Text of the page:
Readers’ (and proprietor’s) wildlife photos

The photo tank is running a bit low, so I implore you to send me good wildlife photos (and don’t forget the ID and Latin binomial).  Today’s contribution is from reader John Crisp, who shows a lovely chameleon but asks readers to identify the species, as he doesn’t know it. His brief notes are indented. At the bottom is a photograph from me.

Here is a series of shots of a snacking chameleon, taken last November in Kigali, Rwanda. Fairly self-explanatory.

And here’s a teaser for My Two Days with Sammy, the indescribably wonderful period I spent with Sam (short for “Samantha” or “Samuel,” as its sex was indeterminate), a one-day-old orphaned mallard duckling who was ignominiously dumped in Botany Pond by an ignorant man. I rescued him and took care of him. Short take: he was a special duckling, who had loads of personality and was very vigorous and loving. He’s now at the Willowbrook Wildlife Center, a highly reputed bird rehab and rescue organization in Glen Ellyn, Illinois. He was placed with other orphan ducklings of his age so he won’t be bullied.

I hated to give him up, but it was, I think, the best thing for him—and how could I raise a mallard?

Isn’t he adorable?

 

15 Comments

  1. jpriceotr
    Posted May 25, 2020 at 9:38 am | Permalink

    Hi Jerry, how do we send you photos? I found something in my basement, and would like to share a picture of it with you. I know you will love it. I don’t see any links on the site to contact you.
    Thanks, Jeremy

    • Posted May 25, 2020 at 10:34 am | Permalink

      Look up my name and University of Chicago; my site has my email address.

  2. Jonathan Wallace
    Posted May 25, 2020 at 9:41 am | Permalink

    I can’t name the chameleon species but the photos make me whince at the thought of it snagging its tongue on those thorns!

  3. Posted May 25, 2020 at 9:56 am | Permalink

    Sammy is adorable! Maybe you can visit hir again one day. It would be an excuse to get out a little.

    The chameleon looks to be Trioceros ellioti, ‘Elliot’s chameleon’.

  4. Jenny Haniver
    Posted May 25, 2020 at 10:21 am | Permalink

    I’d bet that’s a side-striped chameleon.

    Somebody ought to name a chameleon after Miley Cyrus. Or maybe it’d be better if she metamorphosed into one.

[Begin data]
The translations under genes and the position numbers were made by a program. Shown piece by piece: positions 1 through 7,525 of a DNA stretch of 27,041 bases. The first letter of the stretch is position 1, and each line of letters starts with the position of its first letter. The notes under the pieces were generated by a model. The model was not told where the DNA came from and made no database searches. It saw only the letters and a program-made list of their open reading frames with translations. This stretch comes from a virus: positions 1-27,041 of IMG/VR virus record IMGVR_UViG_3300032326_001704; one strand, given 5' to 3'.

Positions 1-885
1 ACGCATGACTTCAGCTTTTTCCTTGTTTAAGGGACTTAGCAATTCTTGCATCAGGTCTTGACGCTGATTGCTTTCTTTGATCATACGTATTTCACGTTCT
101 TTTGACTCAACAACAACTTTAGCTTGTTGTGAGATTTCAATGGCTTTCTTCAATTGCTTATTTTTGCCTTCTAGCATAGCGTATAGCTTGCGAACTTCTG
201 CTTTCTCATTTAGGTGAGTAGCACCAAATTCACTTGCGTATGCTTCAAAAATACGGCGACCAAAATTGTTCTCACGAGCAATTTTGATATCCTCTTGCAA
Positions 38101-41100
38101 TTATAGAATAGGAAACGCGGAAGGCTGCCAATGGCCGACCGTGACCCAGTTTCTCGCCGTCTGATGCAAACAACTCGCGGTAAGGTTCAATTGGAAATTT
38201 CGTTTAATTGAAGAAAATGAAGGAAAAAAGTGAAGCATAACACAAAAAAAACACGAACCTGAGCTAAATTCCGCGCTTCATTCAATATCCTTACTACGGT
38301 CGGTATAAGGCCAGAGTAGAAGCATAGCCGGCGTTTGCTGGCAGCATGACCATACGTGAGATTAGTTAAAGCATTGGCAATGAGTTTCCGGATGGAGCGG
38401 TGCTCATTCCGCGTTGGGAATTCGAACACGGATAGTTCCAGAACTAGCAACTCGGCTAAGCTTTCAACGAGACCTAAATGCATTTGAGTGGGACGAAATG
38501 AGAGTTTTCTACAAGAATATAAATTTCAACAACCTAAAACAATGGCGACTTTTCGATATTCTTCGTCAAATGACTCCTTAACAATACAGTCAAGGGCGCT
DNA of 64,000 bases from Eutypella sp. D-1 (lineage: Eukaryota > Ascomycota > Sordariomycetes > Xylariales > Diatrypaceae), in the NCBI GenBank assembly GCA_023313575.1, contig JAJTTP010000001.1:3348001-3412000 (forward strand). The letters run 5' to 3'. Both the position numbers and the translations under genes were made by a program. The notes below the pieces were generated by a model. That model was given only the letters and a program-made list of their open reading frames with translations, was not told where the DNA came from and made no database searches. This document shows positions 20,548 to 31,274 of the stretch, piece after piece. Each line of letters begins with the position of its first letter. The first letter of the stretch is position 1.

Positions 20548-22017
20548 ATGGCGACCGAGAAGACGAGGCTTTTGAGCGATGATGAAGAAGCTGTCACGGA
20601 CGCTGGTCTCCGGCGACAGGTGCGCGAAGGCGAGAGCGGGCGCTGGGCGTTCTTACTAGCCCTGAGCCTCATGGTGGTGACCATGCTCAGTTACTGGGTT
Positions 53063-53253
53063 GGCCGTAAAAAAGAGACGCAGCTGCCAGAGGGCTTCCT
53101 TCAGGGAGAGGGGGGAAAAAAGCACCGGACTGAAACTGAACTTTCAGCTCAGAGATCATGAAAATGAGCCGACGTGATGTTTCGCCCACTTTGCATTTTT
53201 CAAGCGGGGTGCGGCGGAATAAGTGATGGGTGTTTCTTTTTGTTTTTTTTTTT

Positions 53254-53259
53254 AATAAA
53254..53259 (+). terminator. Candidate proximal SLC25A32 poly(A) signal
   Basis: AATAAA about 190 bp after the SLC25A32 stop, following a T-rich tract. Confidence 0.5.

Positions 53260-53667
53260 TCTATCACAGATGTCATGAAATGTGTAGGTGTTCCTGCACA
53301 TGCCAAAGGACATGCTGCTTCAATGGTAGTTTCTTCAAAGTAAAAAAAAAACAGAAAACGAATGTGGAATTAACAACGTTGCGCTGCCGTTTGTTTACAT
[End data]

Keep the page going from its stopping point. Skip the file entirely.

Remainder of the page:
5. nay
    Posted May 25, 2020 at 12:04 pm | Permalink

    First, sign me up in the Sammy Is Adorable club – I can see what a wrench it must have been to let him go.
    Second, how did Mr. Crisp get that series of photos so clearly focused of an action that must have taken on a split second?!! Spectacular.

    • John CRISP
      Posted June 2, 2020 at 4:21 am | Permalink

      Sorry about the delay in replying to your kind comment. The answer to your question is that I have a very good camera! Technically, I used shutter priority at 1/2500, and set to fast burst (24 frames per second). The only credit I can claim was that I watched the chameleon hunting for some time, so I knew when it was about to “shoot” and could start shooting myself a millisecond before it did. The tongue is so long that I could not take an adequate series of shots of the whole animal and its tongue at full extension!

  6. rickflick
    Posted May 25, 2020 at 12:47 pm | Permalink

    Love the ducktail and side burn he’s sporting. 😃

  7. Posted May 25, 2020 at 1:54 pm | Permalink

    Good crisp shots, John!

    Sam is so sweet. S/he must be in good hands.

  8. Jenny Haniver
    Posted May 25, 2020 at 3:13 pm | Permalink

    I don’t understand why the person who retrieved Sam came in the wee hours? Do some people conduct business at 3 and 4 a.m.? In a book about the Dowager Empress of China I learned that state meetings could be held at such ungodly hours (though no mention of why) but what goes with the visit to get Sam?

    • Posted May 27, 2020 at 4:52 am | Permalink

      The woman who retrieved him was on her way to a 5-9 am shift collecting injured birds that collide with Chicago skyscrapers.

  9. Peter B.
    Posted May 26, 2020 at 12:14 am | Permalink

    One reader suggests Eliot’s Chameleon, but unlikely as Eliot’s is a very rare species. More likely it is Trioceros bitaeniatus, as suggested by another reader.

  10. sugould
    Posted May 28, 2020 at 8:12 pm | Permalink

    Yes, Sam IS adorable.

  11. sugould
    Posted May 28, 2020 at 8:12 pm | Permalink

    Yes, Sam IS adorable.

  12. sugould
    Posted May 28, 2020 at 8:12 pm | Permalink

    Yes, Sam IS adorable.


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  1. […] The photo tank is running a bit low, so I implore you to send me good wildlife photos (and don’t forget the ID and Latin binomial).  Today’s contribution is from reader John Crisp, who shows a lovely chameleon but asks readers to identify the species, as he doRead More […]

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